60/40 Portfolio Can Be Improved With Creative Use of Alternatives, Experts Say

After stock-and-bond “bloodbath” in 2022, retirement savers may want to rework the old 60/40 return model.

The unreliability of the 60/40 portfolio in 2022 has brought to the forefront alternative courses of action for investors. For retirement savings plans, industry experts say there are very few institutional options, but savers can explore liquid alternatives, collective investment trusts and individual retirement accounts.

In a panel discussion on Wednesday at the New York Stock Exchange, industry experts spoke about “The Rise of Alternatives and the New 60/40 Portfolio.” Asset management and investment advisers discussed methods to diversify and target new sources of income for everyday retirement savers, both in and out of defined contribution plans.

Since the 1980s, the 60/40 strategy—allocating 60% of assets to stocks and 40% to bonds—has provided investors with risk-adjusted returns. A bond was a reliable diversifier, a “unicorn asset,” according to Nathan Shetty, head of multi-asset at Nuveen. However, the 60/40 approach has been seriously challenged in recent years by inflation and fears of a recession, reversing the consistent negative correlation between stocks and bonds, he said.

“[2022] was a bloodbath,” Shetty said. “It was a painful year,” 

Getting Creative

Kimberly Ann Flynn, the managing director of XA Investments, said an available alternative is a mutual fund wrap with added investments such as managed futures and commodity futures, which exist in the category of liquid alternatives.

“Even though … there were a lot of unhappy users of liquid alts back in 2014, 2015, I think with now this big push again looking at 60/40, it’s just diversification away from U.S. equity,” Flynn said. “I think some of these liquid alternatives are going to see a resurgence. In terms of performance, long-short equity performed well, on a relative basis and absolute basis. Some of the managed futures strategies performed really well. Because the guts of the portfolio are liquid, they fit into a mutual fund.”

While investing in interval funds, closed-end funds that house illiquid alternatives, might seem a natural next step, Flynn does not think they will be accessible any time soon in DC plans.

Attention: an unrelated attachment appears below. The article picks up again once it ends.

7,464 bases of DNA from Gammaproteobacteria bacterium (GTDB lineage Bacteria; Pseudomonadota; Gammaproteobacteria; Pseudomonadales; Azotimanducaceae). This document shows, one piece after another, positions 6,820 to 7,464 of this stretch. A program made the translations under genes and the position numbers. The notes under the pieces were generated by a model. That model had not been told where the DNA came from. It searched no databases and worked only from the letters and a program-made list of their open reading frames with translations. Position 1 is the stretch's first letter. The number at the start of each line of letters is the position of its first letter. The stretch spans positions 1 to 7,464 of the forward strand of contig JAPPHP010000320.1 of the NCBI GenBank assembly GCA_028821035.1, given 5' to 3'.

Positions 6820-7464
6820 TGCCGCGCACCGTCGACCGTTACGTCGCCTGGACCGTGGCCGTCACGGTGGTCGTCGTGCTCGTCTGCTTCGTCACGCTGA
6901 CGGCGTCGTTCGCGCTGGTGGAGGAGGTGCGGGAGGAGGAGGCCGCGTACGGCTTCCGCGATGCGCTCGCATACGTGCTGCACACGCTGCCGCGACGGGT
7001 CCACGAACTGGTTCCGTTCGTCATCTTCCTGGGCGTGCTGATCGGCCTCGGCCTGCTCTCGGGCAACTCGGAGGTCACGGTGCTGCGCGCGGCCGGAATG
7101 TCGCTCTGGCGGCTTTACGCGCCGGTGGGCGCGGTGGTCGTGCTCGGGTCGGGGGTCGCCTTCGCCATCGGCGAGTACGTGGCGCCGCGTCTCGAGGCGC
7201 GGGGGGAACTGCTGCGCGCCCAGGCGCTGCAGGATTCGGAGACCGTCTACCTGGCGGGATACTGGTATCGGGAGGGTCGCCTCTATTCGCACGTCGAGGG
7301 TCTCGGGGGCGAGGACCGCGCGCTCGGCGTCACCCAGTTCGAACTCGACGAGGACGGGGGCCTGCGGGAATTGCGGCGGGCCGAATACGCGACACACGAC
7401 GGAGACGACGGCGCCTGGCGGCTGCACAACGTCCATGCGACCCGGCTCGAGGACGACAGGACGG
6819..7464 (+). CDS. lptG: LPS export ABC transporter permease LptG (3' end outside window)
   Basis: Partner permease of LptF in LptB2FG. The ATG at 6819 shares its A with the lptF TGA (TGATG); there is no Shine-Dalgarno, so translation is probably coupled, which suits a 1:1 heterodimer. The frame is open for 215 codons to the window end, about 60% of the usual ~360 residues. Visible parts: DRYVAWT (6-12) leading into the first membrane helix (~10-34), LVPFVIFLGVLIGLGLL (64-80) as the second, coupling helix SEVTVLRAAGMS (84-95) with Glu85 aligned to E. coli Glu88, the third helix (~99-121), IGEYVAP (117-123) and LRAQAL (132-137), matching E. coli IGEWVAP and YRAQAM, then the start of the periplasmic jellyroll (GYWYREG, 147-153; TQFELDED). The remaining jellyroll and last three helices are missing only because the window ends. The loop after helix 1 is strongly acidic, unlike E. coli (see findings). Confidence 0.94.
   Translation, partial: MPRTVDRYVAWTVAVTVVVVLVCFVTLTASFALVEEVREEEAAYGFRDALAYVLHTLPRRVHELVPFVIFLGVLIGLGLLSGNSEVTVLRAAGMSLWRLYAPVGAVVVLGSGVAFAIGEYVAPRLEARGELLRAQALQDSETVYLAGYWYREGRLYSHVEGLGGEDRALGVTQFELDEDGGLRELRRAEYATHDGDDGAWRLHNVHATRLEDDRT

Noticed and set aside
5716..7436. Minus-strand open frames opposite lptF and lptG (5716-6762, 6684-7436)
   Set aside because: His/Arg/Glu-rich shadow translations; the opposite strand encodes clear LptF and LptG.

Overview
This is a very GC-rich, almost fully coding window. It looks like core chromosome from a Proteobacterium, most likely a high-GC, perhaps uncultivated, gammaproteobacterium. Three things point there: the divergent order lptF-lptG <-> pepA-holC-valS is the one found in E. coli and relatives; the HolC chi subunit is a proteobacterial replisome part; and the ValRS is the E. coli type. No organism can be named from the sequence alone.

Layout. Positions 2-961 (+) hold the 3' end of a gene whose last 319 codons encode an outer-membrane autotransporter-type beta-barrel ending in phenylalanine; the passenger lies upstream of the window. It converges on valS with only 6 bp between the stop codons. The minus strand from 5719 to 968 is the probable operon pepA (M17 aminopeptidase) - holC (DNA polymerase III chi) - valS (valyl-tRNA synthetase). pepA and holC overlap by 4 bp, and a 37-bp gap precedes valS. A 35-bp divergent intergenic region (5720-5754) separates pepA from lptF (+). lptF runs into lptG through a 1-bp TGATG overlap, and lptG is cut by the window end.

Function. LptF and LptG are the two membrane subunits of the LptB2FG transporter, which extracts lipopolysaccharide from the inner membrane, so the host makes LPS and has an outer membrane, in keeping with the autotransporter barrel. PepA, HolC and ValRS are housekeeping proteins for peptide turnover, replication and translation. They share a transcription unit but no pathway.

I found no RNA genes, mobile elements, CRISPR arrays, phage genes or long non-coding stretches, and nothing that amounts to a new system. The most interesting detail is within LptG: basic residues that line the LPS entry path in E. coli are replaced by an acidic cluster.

“It’s more about an operational setup issue,” she said. “I think the SEC would love to see the average retiree or 401(k) investor [with access to interval funds]. I think there’s industry participants pushing for that, but not yet.”

CIT on the Scene

Brian Chiappinelli, a managing Director at Cambridge Associates, said another alternative gaining momentum is the collective investment trust, or CIT. Traditionally, the target-date fund was an asset-allocated fund managed by a professional and limited to the vehicle of a mutual fund. The last 10 years has seen the rise of CITs, which “do the same thing, but with a couple of differences.”

One significant difference is that CITs have more leeway to add alternatives that are customized to a particular employee demographic, Chiappinelli said. For example, a very large employer with thousands of employees might not think an “off-the-shelf” TDF from one of the larger asset managers matches the liabilities of its employees, but a collective trust could be a suitable alternative.

“What [employers] do is engage with those same managers and say, ‘Can you create me a custom target-date fund, just for my employee set?’” Chiappinelli said. “When they do that, they can start bringing in alternatives, because now you’re just bringing all the stuff in, wrapping it in a different vehicle and presenting it to your employees.”

Another growing way to invest in alternative assets is through self-directed IRAs, added Michael O’Malley, the executive-in-residence at the University of Notre Dame’s Fitzgerald Institute for Real Estate.

“You’re talking about your 401(k) from your previous company sitting in a Fidelity IRA, and they give you a laundry list of people,” O’Malley said. “There are about a half a dozen groups that allow you to move your money away from Fidelity, and you can actually self-direct your IRA so you can invest in rental property, you can invest in a business, private funds.”

However, O’Malley noted there are several self-dealing rules that an individual must abide by. According to XA Investments’ Flynn, many challenges exist in the way of diversifying the 60/40 portfolio. Ultimately, “There really are very, very few institutional alternative options,” she said.